North Korean power-behind-throne emerges as neighbors meet
SEOUL/BEIJING (Reuters) - North Korean television Sunday showed power-behind-the-throne Jang Song-thaek in the uniform of a general in a sign of his growing sway after the death of Kim Jong-il, and Japan's prime minister said the region faced a new phase with Kim's demise.
Footage that North Korean television said was shot on Saturday showed Jang on the frontrow of top military officers who accompanied Kim Jong-un, the youngest son of Kim Jong-il and his anointed successor, paying their respects before Kim's body.
The choreography around Kim's death is one of the secretive North's few, opaque clues to the emerging configuration of power in this poor and isolated state that has rattled neighbors with nuclear tests and military brinkmanship.
A Seoul official familiar with North Korea affairs said it was the first time Jang has been shown on state television in a military uniform. His appearance suggested that Jang has secured a key role in the North's powerful military, which has pledged its allegiance to Kim Jong-un.
North Korea announced Monday Kim Jong-il had died of a heart attack on December 17. His body is lying in state in a mausoleum in Pyongyang. He was believed to be 69.
Kim Jong-un was hailed by state media Saturday as "supreme commander" of the North's 1.1 million-strong armed forces, the title held by his father.
A senior source told Reuters this week Pyongyang will shift from a strongman dictatorship to a coterie of rulers including the military and Jang, Kim Jong-un's uncle.
Jang married the daughter of the country's revolutionary founder, Kim Il-sung, in 1972, joining the ruling family that has forged its own form of dynastic rule.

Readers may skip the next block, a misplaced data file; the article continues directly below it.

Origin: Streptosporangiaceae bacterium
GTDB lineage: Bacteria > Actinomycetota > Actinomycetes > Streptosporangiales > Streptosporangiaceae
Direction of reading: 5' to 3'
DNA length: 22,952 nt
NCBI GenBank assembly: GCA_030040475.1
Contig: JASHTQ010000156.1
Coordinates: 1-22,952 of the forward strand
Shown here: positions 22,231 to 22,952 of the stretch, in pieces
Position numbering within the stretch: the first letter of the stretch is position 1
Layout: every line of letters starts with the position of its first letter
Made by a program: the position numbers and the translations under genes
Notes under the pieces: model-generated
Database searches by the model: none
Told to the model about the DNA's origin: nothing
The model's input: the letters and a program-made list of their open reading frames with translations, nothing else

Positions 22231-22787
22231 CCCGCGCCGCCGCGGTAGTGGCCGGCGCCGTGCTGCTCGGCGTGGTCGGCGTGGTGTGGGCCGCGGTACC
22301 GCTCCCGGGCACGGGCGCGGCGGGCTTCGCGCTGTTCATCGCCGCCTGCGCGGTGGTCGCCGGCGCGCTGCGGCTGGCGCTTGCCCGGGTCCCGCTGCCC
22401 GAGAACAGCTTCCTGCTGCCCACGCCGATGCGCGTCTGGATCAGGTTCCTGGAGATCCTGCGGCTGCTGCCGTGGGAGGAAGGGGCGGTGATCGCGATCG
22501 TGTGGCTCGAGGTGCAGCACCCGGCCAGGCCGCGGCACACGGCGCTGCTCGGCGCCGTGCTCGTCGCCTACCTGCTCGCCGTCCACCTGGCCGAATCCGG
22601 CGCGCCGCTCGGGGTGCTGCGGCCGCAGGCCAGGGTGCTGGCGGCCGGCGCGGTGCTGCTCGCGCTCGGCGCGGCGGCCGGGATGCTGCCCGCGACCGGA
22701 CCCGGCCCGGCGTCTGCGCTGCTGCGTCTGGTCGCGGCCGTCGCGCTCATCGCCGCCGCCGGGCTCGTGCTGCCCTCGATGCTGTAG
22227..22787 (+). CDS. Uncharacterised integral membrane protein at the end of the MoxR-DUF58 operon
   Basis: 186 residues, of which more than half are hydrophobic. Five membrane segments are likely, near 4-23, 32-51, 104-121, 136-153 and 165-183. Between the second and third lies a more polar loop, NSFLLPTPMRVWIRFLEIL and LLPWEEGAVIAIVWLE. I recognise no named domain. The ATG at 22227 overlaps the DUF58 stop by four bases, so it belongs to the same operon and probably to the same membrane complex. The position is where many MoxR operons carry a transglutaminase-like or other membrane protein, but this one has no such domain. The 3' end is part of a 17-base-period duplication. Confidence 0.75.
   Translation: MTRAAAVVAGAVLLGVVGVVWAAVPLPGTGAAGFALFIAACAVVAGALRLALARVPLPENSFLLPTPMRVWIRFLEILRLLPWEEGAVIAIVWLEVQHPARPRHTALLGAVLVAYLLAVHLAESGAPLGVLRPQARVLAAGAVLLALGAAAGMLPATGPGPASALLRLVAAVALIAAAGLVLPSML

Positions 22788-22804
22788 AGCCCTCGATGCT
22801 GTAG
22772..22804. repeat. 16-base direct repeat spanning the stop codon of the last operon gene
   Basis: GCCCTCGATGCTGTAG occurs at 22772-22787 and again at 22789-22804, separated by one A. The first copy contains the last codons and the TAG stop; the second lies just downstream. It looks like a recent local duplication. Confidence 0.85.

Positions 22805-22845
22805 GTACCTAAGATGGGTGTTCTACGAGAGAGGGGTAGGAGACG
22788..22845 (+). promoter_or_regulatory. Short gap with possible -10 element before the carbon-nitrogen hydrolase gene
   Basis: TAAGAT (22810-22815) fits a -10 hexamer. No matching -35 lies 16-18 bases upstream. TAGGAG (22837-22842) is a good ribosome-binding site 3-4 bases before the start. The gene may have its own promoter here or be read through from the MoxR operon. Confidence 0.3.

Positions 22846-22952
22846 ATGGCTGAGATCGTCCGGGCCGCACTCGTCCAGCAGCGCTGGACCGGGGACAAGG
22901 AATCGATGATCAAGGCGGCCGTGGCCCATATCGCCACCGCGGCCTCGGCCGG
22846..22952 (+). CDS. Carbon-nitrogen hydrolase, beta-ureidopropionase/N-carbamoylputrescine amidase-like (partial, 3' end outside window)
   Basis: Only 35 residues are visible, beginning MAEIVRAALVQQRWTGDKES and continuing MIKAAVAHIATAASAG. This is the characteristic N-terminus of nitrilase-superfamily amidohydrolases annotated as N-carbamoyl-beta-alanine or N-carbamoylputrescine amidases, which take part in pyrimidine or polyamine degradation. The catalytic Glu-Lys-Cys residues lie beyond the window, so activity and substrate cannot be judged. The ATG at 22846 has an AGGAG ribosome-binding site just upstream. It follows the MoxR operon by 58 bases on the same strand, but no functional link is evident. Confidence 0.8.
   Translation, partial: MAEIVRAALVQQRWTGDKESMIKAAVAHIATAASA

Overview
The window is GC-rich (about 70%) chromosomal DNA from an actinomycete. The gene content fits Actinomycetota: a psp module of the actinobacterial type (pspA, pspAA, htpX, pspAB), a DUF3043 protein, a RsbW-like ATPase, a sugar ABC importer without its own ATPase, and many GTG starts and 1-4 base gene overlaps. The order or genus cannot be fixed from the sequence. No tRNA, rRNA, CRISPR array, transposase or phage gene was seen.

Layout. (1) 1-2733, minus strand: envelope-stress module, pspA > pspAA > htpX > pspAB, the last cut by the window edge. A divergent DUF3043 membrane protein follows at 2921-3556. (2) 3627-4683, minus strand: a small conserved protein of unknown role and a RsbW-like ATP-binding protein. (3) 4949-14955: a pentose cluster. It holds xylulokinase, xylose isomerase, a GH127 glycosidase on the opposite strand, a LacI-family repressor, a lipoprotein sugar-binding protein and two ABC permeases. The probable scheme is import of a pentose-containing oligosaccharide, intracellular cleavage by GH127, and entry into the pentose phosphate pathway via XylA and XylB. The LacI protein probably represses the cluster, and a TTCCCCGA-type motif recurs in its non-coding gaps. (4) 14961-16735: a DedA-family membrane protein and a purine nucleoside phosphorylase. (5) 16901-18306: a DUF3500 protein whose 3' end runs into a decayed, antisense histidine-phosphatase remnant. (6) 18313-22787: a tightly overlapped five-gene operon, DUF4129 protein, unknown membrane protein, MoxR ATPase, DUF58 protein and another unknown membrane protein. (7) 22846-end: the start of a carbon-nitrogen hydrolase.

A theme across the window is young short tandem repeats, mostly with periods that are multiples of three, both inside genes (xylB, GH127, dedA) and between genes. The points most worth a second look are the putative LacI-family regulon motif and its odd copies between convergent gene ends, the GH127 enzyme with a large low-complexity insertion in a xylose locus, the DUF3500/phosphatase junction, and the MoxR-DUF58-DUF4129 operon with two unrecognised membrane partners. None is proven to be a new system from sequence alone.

"AN NEW PHASE"
In Beijing, Prime Minister Yoshihiko Noda told Chinese Premier Wen Jiabao that their two countries shared a stake in preserving stability in North Korea in a "new phase."
"The death of Secretary-General Kim Jong-il has brought East Asia to a new phase," Noda told Wen at the start of bilateral talks in China's capital.
Noda is the first regional leader to visit Beijing since Kim Jong-il's death was announced Monday, leaving his young son Kim Jong-un as leader of North Korea, which has rattled the region with nuclear tests and military confrontation.
But Beijing is acutely sensitive about upsetting North Korea, especially during the current delicate transition, and Wen and Noda kept their public remarks free of controversy.
"Both sides agreed that preserving the peace and stability of the Korean peninsula serves the interests of all sides," the Chinese Foreign Ministry said in its account of their talks, according to the ministry website (www.mfa.gov.cn).
Wen and Noda also agreed on seeking an early restart of the six-party nuclear disarmament talks that North Korea abandoned.
China is North Korea's sole major economic and diplomatic partner, and the United States and its regional allies have long pressed Beijing to use its influence to rein in Pyongyang.
China has sought to defuse confrontation by hosting six-party nuclear disarmament talks since August 2003. The now-stalled negotiations bring together North and South Korea, China, the United States, Japan and Russia.
In April 2009, North Korea said it was quitting the talks and reversing nuclear "disablement" steps, unhappy with implementation of an initial disarmament deal.
Constraining North Korea is especially important for Japan, which is well within range of the North's long-range missiles and wants Pyongyang to resolve the emotive issue of the fate of Japanese citizens kidnapped to help train spies decades ago.
"It is very significant that we affirmed close communication with China, the chair country of the six-party talks," Noda told reporters after his meeting with Wen.
"We agreed that we need to address the (North Korean) issue calmly and properly and to keep close contact with each other."
(Writing and additional reporting by Chris Buckley; Editing by Yoko Nishikawa)